roughly: “cow dump” / meaning: an extremely small village
If you really want to experience Germany, you need to visit not only its big cities, but also its most minuscule villages. Like lovely little Dierfeld in Rhineland-Palatinate, for instance.
With a total population of 9, it is the smallest municipality in Germany, followed by Wiedenborstel in Schleswig-Holstein (11 inhabitants). Places like these are what Germans like to call a Kaff. Because cows often outnumber humans in small German villages, they are also called Kuhkäffer. However, much more interesting than the “livestock-per-capita ratio” is the question of why we use the word Kaff in the first place.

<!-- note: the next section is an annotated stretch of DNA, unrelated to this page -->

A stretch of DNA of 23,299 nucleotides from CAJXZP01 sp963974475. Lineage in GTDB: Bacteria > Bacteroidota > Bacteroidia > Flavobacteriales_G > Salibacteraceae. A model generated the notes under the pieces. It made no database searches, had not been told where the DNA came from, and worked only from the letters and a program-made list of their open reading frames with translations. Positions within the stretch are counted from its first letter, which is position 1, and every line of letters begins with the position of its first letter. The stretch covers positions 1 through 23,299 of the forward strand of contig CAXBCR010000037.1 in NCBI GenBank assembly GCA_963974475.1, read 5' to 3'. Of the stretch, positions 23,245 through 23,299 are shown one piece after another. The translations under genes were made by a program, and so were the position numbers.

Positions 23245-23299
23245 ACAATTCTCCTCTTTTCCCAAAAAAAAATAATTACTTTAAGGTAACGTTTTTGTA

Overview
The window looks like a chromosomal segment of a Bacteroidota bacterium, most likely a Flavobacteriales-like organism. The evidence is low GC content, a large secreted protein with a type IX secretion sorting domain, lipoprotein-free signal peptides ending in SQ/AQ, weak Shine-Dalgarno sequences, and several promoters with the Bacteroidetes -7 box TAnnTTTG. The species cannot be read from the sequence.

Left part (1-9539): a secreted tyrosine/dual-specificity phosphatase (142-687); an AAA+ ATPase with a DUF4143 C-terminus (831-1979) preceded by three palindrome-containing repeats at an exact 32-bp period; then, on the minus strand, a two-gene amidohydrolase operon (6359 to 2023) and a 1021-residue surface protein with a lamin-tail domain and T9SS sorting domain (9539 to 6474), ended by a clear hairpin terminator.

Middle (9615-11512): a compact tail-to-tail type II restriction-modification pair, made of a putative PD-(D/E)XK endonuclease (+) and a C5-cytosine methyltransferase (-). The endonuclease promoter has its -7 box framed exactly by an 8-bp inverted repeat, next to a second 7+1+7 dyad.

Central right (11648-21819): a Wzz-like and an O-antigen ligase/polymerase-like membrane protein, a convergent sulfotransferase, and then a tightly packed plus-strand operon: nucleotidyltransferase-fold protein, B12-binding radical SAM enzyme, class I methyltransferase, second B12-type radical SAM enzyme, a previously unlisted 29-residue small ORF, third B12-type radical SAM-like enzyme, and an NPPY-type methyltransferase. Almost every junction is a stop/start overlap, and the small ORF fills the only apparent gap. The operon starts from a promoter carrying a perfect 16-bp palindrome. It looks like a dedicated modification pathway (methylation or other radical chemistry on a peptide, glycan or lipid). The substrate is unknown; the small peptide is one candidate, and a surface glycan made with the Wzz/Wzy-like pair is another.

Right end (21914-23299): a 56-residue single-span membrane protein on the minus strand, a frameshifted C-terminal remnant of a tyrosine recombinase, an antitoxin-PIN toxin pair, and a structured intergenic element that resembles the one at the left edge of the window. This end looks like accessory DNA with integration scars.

Its roots lie in “Rotwelsch”—a sociolect that was spoken in Germany from the late Middle Ages onwards, especially by traveling folk, and which bears strong influences from Romani and Yiddish. Hence, Kaff is related to words for “village” in Indo-Aryan languages such as Hindi गाँव (gā:v) or Nepali गाउँ (gāu). Western Yiddish כפר (kefar) probably also influenced its phonetic form. Quite a cosmopolitan term for a kind of place where the bus only comes twice a day.